In a buying spree that will be exceeded only at Christmas, sons and daughters are being urged this week to ply Mom with perfumes, chocolates, blenders, books, jewelry, blouses, linen, watches and microwaves.
Don't even think about it.
All those seeking a profit from this Sunday are "charlatans, bandits, pirates, racketeers, kidnappers and other termites that would undermine with their greed one of the finest, noblest, truest Movements and celebrations."
Well, perhaps just some flowers?
Be advised that florists "would take the coppers off a dead mother's eyes."
Would even a card be allowed?
Fat chance. "Any mother would rather have a line of the worst scribble from her son or daughter than any fancy greeting card."
These sentiments sound as if they're being uttered by a Scrooge more bitter than even Dickens could dream up, but they're actually by Anna Jarvis -- the founder of Mother's Day.
Jarvis, who died in 1948 at the age of 84, was the eighth of 11 children. Seven of her siblings died before reaching adulthood. Her outgoing mother, Anna Reeves Jarvis, was a Sunday school teacher in Grafton, W.Va.; mother and daughter, a family friend said, loved "each other with a love which was more than love."
"She could not let her mother die, because she'd never been honest with her during her lifetime," says Brooklyn College historian James P. Johnson. "Rather than say, 'my mother had a good life and has now passed away,' Anna could not accept her death. It was an unhealthy relationship."
After her mother's death in 1905, Jarvis had only one goal: getting a day set aside when people could pay honor to the woman who brought them into this world.
"She was very attached to her mother, and apparently felt very depressed and guilty when she died," says historian Kathleen Jones of Rutgers University. "The Mother's Day campaign let her use her ample drive and organizational skills -- things her old-fashioned mother wouldn't have approved of in a woman -- to both honor her mother and assuage her guilt."
In an era when women were agitating for the vote, who could object to such a pleasant, nonthreatening idea? State governors stumbled over themselves to issue proclamations commemorating the second Sunday in May -- the anniversary of Anna's mother's death. In 1914, President Wilson made it official for the whole country.
"In a time of labor unrest, concern over immigration and the increasing power of the Socialist Party, Mother's Day became very popular because everyone could celebrate it," says Jones.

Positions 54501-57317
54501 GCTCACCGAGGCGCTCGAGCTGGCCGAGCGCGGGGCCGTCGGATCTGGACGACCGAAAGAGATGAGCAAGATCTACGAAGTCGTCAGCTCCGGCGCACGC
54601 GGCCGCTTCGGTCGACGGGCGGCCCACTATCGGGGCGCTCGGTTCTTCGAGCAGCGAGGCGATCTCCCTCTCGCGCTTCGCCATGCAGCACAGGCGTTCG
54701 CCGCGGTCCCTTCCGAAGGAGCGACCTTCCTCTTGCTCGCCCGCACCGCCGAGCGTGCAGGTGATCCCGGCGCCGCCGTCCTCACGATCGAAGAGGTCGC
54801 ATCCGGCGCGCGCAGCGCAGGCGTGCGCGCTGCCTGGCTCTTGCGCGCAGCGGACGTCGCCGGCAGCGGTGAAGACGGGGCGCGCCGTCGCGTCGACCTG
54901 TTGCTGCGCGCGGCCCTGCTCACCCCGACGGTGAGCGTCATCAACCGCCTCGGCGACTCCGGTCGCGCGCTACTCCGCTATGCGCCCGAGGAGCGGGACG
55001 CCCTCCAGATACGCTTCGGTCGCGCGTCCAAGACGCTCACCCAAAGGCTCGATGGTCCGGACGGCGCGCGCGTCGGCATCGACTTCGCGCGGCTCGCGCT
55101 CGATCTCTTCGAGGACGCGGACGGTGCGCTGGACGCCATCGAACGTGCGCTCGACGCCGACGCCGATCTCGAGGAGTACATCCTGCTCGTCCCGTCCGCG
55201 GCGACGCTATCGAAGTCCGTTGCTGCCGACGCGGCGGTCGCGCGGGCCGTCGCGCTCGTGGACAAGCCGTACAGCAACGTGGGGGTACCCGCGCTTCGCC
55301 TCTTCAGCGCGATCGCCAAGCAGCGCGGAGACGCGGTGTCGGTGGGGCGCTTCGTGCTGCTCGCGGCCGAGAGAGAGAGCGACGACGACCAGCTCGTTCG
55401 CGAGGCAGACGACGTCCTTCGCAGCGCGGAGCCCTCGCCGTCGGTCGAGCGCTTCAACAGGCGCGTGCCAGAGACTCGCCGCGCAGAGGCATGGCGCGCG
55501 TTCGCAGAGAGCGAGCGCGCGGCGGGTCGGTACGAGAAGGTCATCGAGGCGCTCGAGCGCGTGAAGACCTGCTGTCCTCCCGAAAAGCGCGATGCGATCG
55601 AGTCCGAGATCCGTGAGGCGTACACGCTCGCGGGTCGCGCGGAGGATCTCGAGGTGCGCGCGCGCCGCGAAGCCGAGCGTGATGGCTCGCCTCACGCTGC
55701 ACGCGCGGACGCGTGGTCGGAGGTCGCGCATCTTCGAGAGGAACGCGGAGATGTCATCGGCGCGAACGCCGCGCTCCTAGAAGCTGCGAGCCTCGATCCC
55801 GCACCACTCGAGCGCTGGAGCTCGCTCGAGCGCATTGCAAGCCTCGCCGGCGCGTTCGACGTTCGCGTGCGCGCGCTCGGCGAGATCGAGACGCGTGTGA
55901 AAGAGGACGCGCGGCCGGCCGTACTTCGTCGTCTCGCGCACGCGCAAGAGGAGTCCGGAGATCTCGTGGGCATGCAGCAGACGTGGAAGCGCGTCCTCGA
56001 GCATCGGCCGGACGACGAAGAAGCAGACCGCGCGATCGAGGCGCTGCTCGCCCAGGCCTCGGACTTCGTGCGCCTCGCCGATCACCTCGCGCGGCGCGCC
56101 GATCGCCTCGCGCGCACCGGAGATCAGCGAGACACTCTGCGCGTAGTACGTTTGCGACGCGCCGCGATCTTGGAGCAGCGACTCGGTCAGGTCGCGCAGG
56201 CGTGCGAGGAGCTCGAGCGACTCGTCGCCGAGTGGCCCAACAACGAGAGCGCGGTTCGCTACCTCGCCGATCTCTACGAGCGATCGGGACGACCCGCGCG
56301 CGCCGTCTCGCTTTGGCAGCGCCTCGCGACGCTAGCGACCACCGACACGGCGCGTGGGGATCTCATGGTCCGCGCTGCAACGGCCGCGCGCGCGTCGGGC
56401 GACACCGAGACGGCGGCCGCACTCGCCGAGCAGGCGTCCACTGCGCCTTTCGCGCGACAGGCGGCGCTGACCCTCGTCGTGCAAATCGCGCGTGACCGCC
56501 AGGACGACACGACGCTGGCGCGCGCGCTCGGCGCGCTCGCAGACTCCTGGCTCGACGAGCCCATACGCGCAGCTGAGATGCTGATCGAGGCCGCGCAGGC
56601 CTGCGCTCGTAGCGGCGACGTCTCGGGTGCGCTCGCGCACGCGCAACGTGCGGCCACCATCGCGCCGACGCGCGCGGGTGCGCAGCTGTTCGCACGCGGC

"But if the holiday was one way of saying everyone in the country shared something in common, the mother being honored was a certain kind. She was not a career woman -- it was the basic self-sacrificing, stay-at-home, pious mother. Mother's Day was used to reinforce the status quo."
Florists and gift manufacturers seized on the idea. The holiday is now responsible for a $6 billion annual market; this year, the nation's 70 million mothers will rack up an average of 2 1/2 gifts each.
Jarvis saw it coming, and she didn't like it one bit. "They're commercializing my Mother's Day," she complained in a letter to newspapers. "This is not what I intended."
When she was accused of being unfair -- after all, no one was unethically profiting from Mother's Day, and Jarvis herself had originally urged people to send cards, telegrams and white carnations to their mother -- she admitted the contradiction.
"You're telling me that my success is also my defeat . . . " she said. "That happens to be the paradox of my life."
Advancing age only increased her bitterness, and she wrote hundreds of press releases attacking those who had "feasted on our cause." In 1925, she was arrested while trying to break up a convention of War Mothers, whom she had accused of profiting from the sale of white carnations. Seven years later, she threatened to sue the sponsors of a big Mother's Day celebration in New York City, forcing them to call it off.
Jarvis never married -- the result, a friend said, of a disastrous love affair in her youth -- and eventually her inherited fortune was gone. Her last days were spent in a sanitarium in West Chester, Pa., still lamenting that she had created the holiday.
The final irony was cruel. Unknown to Jarvis, her worst enemy, the florists, had donated the funds that kept her alive.
The New York-based Mother's Day Council prefers to ignore Jarvis' later years. Instead, it concentrates on creating "the proper environment for the observance of the holiday."
"We do for Mother's Day what the churches do for Christmas: We create awareness and excitement," says executive director Ted Kaufman.
The council, whose members are primarily gift manufacturers, is also a little more enthusiastic about the idea of presents.
"Our admonition is to give mother a gift of love," Kaufman says. "But if people want to give her something else, that's fine . . . What's so wrong about mother being happy because someone brought her a gift?"
Probably nothing, most people would agree -- as long as the gift is accompanied by affection, and is not a substitute for it.
"Live this day as your mother would have you," Jarvis said. If you couldn't actually visit mom, she recommended a letter or having someone else's mother for a guest.
"She was extremely disappointed that Mother's Day had turned commercial. It was her personal thing," says historian Johnson.
"But her life can at least remind us to be honest with our parents while they are here."